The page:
The man accused in the killing of a beloved Bronx teenager is being held at Rikers after being charged with second-degree murder in the Cardozo High School basketball standout.
Sean Brown allegedly fired three times, according to Queens DA Melinda Katz, from a .38 caliber gun, with one of the bullets striking Aamir Griffin in the torso. The reputed gang member first off several shots at the basketball court, aiming for a rival gang member Brown believed to have his phone.
Surveillance video shows Brown fleeing the scene in the moments after the shooting, even admitting he hit his rival in the head.
"But the person he thought he killed was not the teenager whose last breath was on this basketball court," Katz said.
Griffin's coach at Cardozo, Ron Naclario, said that while no one feels happy about what happened, "I think we can say you feel a little less sad," noting that the arrest still doesn't change that Griffin won't be stating his junior year next week.
The 21-year-old Brown was arrested last week in California, and was later returned to New York City to face charges. Police previously said the suspect appeared in court Saturday afternoon on murder charges following an Aug. 23 by Los Angeles officials. It's still unknown how long Brown had been out of New York.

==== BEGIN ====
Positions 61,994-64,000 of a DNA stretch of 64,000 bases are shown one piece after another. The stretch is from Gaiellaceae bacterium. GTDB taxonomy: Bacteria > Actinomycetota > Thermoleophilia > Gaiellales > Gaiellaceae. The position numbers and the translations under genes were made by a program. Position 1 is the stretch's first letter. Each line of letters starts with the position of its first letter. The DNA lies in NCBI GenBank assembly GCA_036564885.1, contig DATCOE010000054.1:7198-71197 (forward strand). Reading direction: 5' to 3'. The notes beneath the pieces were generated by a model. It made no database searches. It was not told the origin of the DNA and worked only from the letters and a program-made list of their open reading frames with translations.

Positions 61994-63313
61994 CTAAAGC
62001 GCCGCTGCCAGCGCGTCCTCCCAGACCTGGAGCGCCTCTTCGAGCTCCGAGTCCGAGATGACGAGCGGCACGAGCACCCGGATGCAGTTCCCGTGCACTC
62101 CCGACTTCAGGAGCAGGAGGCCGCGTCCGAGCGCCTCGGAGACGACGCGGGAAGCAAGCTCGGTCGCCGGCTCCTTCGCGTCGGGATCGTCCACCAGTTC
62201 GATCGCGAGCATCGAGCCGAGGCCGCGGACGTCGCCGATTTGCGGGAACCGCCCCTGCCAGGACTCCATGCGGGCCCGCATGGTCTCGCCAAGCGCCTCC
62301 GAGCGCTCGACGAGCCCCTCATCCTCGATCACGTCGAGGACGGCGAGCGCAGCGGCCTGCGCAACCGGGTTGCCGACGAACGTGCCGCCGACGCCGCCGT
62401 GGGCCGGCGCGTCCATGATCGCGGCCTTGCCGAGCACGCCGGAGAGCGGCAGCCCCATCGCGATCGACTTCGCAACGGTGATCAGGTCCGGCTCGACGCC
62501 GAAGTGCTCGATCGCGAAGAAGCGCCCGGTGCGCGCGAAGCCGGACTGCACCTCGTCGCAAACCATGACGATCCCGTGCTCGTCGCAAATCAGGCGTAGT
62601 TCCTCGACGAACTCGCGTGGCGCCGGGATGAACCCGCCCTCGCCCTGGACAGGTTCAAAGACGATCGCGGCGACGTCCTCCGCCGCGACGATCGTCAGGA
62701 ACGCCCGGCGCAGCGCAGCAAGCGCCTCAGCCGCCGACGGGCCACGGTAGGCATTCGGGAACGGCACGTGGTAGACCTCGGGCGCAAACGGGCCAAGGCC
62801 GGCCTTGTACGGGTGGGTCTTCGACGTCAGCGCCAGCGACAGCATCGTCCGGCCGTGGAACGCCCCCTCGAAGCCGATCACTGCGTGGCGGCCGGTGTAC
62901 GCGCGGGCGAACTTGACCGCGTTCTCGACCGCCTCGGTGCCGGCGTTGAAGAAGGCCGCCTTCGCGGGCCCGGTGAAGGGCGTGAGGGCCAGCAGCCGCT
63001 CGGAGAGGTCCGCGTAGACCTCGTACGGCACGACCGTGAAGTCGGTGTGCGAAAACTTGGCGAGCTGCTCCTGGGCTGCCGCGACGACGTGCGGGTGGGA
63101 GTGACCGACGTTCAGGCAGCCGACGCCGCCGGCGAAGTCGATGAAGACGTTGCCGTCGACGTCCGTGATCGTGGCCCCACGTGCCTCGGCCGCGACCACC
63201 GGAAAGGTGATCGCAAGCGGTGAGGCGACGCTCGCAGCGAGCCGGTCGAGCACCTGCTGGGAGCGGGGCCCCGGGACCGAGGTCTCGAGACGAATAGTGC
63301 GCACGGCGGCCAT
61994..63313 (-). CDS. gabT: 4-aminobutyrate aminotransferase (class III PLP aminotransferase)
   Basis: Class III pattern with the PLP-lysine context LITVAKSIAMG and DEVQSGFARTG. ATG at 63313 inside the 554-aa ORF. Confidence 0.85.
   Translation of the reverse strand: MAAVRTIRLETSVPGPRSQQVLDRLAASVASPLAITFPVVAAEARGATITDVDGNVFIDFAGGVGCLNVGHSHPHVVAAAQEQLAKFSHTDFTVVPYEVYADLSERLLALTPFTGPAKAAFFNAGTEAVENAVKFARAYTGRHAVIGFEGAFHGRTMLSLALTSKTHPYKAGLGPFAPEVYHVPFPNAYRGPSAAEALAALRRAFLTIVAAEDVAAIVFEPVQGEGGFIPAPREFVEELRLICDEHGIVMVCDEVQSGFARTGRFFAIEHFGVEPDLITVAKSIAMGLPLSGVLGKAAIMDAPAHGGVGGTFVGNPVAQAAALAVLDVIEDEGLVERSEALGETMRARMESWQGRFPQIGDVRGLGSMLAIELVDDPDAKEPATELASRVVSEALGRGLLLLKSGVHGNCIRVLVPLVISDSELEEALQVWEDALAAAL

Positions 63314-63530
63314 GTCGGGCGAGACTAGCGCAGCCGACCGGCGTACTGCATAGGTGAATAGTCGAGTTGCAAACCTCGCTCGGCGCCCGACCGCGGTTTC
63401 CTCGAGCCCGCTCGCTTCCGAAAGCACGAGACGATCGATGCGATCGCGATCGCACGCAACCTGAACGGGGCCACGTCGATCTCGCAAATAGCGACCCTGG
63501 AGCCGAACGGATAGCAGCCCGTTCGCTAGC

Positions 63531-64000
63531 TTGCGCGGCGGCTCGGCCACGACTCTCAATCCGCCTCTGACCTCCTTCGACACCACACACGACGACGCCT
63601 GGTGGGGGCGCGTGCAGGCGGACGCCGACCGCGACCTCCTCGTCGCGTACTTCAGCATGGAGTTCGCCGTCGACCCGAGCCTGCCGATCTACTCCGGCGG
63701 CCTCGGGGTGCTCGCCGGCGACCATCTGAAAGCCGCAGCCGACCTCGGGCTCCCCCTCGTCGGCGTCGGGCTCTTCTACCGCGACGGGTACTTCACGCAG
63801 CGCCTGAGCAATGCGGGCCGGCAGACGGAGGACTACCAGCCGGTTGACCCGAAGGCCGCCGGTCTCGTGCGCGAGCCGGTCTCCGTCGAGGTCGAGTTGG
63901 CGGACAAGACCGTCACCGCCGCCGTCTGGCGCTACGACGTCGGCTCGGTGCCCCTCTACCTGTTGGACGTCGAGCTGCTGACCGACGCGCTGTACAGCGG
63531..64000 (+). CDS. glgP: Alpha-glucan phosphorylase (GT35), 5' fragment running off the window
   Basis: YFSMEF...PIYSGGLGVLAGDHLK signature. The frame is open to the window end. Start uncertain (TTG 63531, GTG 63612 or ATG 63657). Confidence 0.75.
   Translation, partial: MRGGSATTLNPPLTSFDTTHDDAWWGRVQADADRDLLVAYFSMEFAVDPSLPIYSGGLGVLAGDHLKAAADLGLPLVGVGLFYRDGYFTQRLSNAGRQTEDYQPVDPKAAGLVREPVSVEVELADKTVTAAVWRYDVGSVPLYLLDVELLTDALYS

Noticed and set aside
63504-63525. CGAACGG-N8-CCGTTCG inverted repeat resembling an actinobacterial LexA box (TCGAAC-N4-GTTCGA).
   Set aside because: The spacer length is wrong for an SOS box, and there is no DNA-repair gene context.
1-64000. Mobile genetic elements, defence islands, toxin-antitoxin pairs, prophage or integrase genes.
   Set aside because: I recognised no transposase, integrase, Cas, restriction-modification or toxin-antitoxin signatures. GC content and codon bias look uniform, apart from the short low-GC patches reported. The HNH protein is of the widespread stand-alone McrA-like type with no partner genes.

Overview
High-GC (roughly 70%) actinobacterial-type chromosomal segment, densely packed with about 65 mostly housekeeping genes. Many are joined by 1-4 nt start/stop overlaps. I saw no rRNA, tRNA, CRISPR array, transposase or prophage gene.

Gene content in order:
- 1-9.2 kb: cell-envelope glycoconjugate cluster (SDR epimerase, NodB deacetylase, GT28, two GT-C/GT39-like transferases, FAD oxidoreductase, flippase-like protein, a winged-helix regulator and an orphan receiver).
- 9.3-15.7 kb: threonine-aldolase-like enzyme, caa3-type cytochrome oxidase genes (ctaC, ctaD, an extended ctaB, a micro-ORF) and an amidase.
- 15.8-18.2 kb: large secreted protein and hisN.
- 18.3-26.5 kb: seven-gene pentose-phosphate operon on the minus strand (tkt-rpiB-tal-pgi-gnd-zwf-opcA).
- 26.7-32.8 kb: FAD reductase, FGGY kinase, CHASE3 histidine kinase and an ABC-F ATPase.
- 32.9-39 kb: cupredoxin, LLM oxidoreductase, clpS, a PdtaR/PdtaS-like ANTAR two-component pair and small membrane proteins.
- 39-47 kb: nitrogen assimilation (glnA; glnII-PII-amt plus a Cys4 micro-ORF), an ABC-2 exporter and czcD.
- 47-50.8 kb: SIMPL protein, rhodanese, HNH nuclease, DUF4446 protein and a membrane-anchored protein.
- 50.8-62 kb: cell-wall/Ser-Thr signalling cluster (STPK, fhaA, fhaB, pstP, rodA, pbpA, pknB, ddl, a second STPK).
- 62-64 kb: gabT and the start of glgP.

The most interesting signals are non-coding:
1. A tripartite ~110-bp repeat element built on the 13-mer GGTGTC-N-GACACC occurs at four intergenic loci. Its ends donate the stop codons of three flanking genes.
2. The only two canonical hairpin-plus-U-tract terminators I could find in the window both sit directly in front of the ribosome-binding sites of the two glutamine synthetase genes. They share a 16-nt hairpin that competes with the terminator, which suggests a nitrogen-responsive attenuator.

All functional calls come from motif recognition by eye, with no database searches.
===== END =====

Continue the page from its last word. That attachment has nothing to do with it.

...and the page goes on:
Police officers had found Griffin on Oct. 26, 2019, with a gunshot wound at the basketball court at the Baisley Park Houses just after 8 p.m. Detectives had told News 4 that they did not believe the boy was the intended target.
Days later the NYPD released surveillance video of two persons of interest wanted in connection with the South Jamaica homicide. Both parties captured on video were believed to be teens themselves.
An official motive behind the shooting hadn't previously been released but detectives had long suspected the incident to be gang related.
Brown's arrest comes two months after the Queens community gathered at the very basketball court where Griffin died to honor the 14-year-old with a tournament of the sport he loved so much: basketball.
"I made my first shot ever playing with Aamir," Kamari Edey said at the summer's tournament. "He was really kind, he always help me. He was just my idol."
The South Jamaica community has worked tirelessly to keep Griffin's spirit alive in the almost two years since his death, even completing a renovation of the basketball court where he died with photos of the teen.